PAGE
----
At some point during a plants lifetime it will eventually need re-potting. As the plant gets larger its not a simple matter of flipping the pot upside down and giving it a few taps. Agave growers just have to adapt and overcome when it comes to handling big plants.
Repotting Agave Difformis.
This has grown into a large specimen and was in need of repotting. At each watering, the water, and feed, was finding a channel straight through to the bottom and out the drainage holes. The leaves had taken on a lighter shade of green which is probably a good indicator that the plant is being starved of nutrients. I also found a plastic label embedded in the compost indicating that this was grown from seed sown in 2002.
The initial plan was to lay the pot on its side on the workbench and pull the root ball out. The pups had caused the pot to bulge out on both sides and there was no easy way to remove the root ball from the pot.
The plant is more valuable than the pot so I used a hack saw to relieve some of the pressure on both sides. A few good tugs and out it came.
Having the root ball on the workbench allowed me to lay it on its side without the leaves touching the ground.
Completed using a slightly deeper pot.
Some pups for potting up later
Repotting Agave Heteracantha.
This plant was in need of fresh growing medium and was in need of re-potting. I decided to root prune it to limit the increase in the size of the pot needed. I used a deeper pot of the same diameter.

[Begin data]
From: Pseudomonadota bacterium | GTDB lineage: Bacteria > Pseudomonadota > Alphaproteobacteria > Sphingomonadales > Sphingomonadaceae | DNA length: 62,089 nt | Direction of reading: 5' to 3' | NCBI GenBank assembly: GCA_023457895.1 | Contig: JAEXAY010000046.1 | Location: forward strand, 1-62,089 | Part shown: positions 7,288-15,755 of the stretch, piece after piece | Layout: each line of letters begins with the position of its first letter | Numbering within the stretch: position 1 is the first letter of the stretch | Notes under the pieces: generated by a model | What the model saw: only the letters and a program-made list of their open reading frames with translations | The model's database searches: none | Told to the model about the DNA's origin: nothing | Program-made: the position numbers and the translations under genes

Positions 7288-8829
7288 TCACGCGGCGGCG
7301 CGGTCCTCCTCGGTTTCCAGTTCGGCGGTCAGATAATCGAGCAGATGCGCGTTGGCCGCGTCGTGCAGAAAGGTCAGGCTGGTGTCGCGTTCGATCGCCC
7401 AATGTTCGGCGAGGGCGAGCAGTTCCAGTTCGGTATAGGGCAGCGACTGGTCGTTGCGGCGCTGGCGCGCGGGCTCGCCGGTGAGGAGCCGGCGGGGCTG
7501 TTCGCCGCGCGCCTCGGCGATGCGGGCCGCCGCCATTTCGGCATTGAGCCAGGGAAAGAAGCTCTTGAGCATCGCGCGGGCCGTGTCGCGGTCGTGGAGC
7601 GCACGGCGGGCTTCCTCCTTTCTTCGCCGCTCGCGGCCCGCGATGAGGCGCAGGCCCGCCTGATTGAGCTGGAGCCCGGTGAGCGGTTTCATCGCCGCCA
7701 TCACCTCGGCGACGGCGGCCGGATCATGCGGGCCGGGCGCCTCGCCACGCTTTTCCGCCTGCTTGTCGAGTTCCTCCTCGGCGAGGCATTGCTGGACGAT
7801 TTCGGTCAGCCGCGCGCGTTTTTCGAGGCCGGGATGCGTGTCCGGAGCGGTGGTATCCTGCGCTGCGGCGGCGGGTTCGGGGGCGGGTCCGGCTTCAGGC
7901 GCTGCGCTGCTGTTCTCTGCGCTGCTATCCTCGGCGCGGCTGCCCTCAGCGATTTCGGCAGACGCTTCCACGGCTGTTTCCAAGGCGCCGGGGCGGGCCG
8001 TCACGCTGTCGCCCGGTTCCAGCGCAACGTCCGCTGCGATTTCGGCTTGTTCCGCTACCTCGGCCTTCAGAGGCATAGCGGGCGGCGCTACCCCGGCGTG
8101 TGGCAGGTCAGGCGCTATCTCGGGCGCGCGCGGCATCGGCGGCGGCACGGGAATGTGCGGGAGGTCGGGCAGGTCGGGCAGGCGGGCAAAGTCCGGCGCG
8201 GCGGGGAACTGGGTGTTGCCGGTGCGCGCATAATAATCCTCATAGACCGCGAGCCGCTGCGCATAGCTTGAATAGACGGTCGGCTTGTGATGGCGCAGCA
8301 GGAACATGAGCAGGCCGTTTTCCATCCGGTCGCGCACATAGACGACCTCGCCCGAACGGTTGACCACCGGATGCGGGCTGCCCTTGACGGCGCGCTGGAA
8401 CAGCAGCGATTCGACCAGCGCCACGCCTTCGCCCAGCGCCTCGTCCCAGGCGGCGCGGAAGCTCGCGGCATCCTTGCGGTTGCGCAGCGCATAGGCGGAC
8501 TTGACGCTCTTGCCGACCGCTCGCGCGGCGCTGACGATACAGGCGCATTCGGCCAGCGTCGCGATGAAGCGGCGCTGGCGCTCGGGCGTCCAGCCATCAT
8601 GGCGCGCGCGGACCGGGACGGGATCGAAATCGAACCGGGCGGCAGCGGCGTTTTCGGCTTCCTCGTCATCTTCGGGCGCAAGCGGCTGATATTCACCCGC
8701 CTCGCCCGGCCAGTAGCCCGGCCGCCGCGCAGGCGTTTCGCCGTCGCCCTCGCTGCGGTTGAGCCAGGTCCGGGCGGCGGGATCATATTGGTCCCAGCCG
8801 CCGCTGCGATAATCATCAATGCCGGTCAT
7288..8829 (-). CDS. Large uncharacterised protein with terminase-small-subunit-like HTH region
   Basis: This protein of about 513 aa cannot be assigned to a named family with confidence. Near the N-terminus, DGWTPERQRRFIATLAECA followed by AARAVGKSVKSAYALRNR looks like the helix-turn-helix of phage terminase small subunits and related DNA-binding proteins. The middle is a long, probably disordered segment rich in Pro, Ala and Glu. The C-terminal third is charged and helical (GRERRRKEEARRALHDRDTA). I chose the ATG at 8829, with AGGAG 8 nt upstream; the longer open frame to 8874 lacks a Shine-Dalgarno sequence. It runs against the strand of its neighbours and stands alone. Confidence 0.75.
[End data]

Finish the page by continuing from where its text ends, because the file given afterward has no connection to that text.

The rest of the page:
Root ball needed cutting back to remove the tangled mass of roots. The root ball came out of the pot fairly easily this time. I laid the pot on its side, put a choker sling around the base and used an assistant to pull on that while I wrestled the pot way. The roots had found their way back to the top of the pot. This may be a symptom of insufficient watering too often.
Plant laid on its side to allow the pruning to begin.
Tangled roots removed. After transferring this to the new pot using a relatively dry potting mix , it will not be watered for a week to allow any damaged roots to heal.
Repotting Agave Lophantha.
This plant had been in the same shallow pot for more than 5 years and had spent the last three winters outside with minimal shelter. The previously used method of laying the pot on its side with the leaves hanging over the side of a workbench was not going to work in this instance. This time, I balanced the pot on top of an up turned bucket and then placed a choker sling around the trunk and secured it to an improvised beam. It was then a simple matter or raising the beam a few inches and kicking the bucket to one side to leave the plant suspended.
The pot came away easily.
This was originally potted up using a peat and pearlite mix and was now a soggy unpleasant mess following a few weeks of heavy rain. The soil didn't smell too sweet either so it all needed to be removed. I no longer use peat in any of my potting mixes for this very reason. The excess of dead roots and runners were removed and the remaining soil was blasted away with a jet of water.
A bit or further root pruning and hung up to dry. At the end of the day I put it back into the empty pot and left it in the greenhouse to fully dry out.
And the usual pups for potting up later. These were trimmed then given a good wash and left on the greenhouse bench to dry out.
Repotting Agave Lophantha #2.
This plant had been in the same pot for about 3 years. The plant was easily removed from the pot by laying it on its side on the workbench and easing it out slowly. It was a bit too heavy to place in its new pot by hand though.
A lifting frame was constructed using some old pallet wood around the lower part of the trunk.